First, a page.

1) since this pipeline is mainly for variant calling in RNA-seq, we found that the duplications add more errors than advantages. However, for many RNA-seq applications, it is better to keep the duplication. If there is a real variant in the RNA, you should be able to call it even after deduping. If you have a high rate to duplication, it might be good to try to run the pipeline with and without that step and compare the calls.
    2) In our recommended pipeline the Indel Realignment step runs after the splitN'Trim step, which removes the splices, and thus there is no problems with them.
    3) I would run all the steps for each sample separately.
    As far as I know there is no advantage in merging the bams. @Geraldine_VdAuwera can confirmed.

  • SheilaSheila Broad InstituteMember, Broadie, Moderator


    Sorry for the late response.

    1) We recommend running Mark Duplicates and using it for every stage of your analysis. However, for differential expression analysis, we do not recommend using Mark Duplicates. So, when you use ASEReadCounter, you can simply disable the duplicate read filter using -drf DuplicateRead

    2) As long as you run SplitN'Trim, you don't have to worry about splice junctions.

    3) You can run IndelRealigner on all of your bam files, but it will produce 1 bam file as output. If you would like 1 output bam for each input bam, you can use -nWayOut.


  • pjl_happypjl_happy chinaMember

    Since the pipeline now doesn't provide cohort analysis for RNA-seq, I am wondering what should I do if I have hunderds of RNA-seq samples and want to call the SNPs among them. Should I first call SNPs for single samples, and after all the samples are done, then combine variants from different files into one? But I have noticed that it's not suggested ( So what's your suggestion if you have hunderds of RNA-seq samples?

  • Geraldine_VdAuweraGeraldine_VdAuwera Cambridge, MAMember, Administrator, Broadie

    We have only validated single-sample discovery in RNAseq, but in theory there is no technical obstacle that I can think of that would prevent you from using the GVCF workflow.

  • imamovicimamovic BostonMember, Broadie

    Hi Geraldine,

    I'm looking into streamlining the pre-processing steps into an automated pipeline. What would be the best way to do that? Has anyone done it already? Any suggestions?



  • Geraldine_VdAuweraGeraldine_VdAuwera Cambridge, MAMember, Administrator, Broadie

    That's a big question, @imamovic. I see you're at the Broad -- are you aware that there are some internal services that offer this capability? Any particular reason you're looking to roll your own?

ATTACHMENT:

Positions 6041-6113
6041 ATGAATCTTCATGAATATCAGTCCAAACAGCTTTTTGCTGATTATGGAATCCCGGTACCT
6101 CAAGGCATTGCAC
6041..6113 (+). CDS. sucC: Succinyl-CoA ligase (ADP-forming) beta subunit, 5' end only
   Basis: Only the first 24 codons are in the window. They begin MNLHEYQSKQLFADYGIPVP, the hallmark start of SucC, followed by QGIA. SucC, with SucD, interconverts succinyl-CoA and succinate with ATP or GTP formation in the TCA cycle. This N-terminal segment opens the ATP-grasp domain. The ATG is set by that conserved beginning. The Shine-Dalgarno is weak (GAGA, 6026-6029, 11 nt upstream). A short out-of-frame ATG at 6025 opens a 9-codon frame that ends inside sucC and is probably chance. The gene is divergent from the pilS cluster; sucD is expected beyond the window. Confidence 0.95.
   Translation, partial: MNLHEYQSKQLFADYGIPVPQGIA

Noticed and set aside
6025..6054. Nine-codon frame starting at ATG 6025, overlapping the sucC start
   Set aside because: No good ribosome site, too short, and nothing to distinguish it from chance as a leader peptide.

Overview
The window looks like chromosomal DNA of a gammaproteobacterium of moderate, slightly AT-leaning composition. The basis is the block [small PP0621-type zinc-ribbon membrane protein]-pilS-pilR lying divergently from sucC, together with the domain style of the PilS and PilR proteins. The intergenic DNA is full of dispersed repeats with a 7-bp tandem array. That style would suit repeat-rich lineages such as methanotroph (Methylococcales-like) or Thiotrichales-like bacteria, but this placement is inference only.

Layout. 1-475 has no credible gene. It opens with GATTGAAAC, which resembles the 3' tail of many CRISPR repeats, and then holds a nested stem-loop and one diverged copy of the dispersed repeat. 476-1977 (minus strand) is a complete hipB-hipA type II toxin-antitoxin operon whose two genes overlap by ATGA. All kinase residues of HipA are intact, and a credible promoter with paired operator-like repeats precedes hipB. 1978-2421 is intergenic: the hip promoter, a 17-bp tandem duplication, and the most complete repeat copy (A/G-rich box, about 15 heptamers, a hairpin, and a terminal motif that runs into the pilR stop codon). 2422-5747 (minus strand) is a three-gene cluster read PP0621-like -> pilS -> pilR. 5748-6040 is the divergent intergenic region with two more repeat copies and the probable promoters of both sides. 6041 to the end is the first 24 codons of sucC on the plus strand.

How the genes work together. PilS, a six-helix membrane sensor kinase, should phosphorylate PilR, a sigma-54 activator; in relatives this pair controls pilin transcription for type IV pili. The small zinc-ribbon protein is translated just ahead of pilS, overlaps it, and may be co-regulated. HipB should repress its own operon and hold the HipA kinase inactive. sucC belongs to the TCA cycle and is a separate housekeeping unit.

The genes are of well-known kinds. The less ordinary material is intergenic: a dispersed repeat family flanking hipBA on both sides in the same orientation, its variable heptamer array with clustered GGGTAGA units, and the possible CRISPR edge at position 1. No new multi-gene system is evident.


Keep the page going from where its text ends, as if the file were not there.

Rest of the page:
• imamovicimamovic BostonMember, Broadie

    I'm actually at DFCI primarily and sometimes working with bam files not produced at the Broad. Which internal services are you referring to in particular?

  • Geraldine_VdAuweraGeraldine_VdAuwera Cambridge, MAMember, Administrator, Broadie

    Ah, I see. I'm referring to Firehose and its new cloud-based incarnation, FireCloud. The latter is still in active development but already available for alpha testing.

    Otherwise you have two main options that we recommend/support: one is to use Queue to write a pipeline script that you can run on the cluster, the other is to write a script in WDL (the new worfkflow language developed for FireCloud and related projects) which you can run on a variety of platforms. For WDL we're currently doing a big push to produce documentation and example scripts.

  • imamovicimamovic BostonMember, Broadie

    Which workflow if Firehose would you recommend for pre-processing RNA-Seq bams?

  • Geraldine_VdAuweraGeraldine_VdAuwera Cambridge, MAMember, Administrator, Broadie

    To be honest I don't actually know that there is a pre-baked workflow to do RNAseq in Firehose -- it's run by a different team and we don't have any visibility into it. But I would recommend asking whoever is doing support for Firehose because I'd be surprised if there wasn't a workflow for this already.

  • l0o0l0o0 beijingMember

    In the practice, data are aligned by STAT. Is it possible to use Tophat to align instead of STAR?
    I have some bam files generated by Tophat, if I want to call snp from these bam files according this practice, is there any step I should pay attention to?

  • SheilaSheila Broad InstituteMember, Broadie, Moderator


    Have a look at this thread.


  • khoogarkhoogar UTHSCSAMember

    I have single cell RNA-Seq data. Could you guide me please how I can use this pipeline for my data?

  • SheilaSheila Broad InstituteMember, Broadie, Moderator


    I am not sure I understand what you are asking? Please give us more information about what you are trying to accomplish.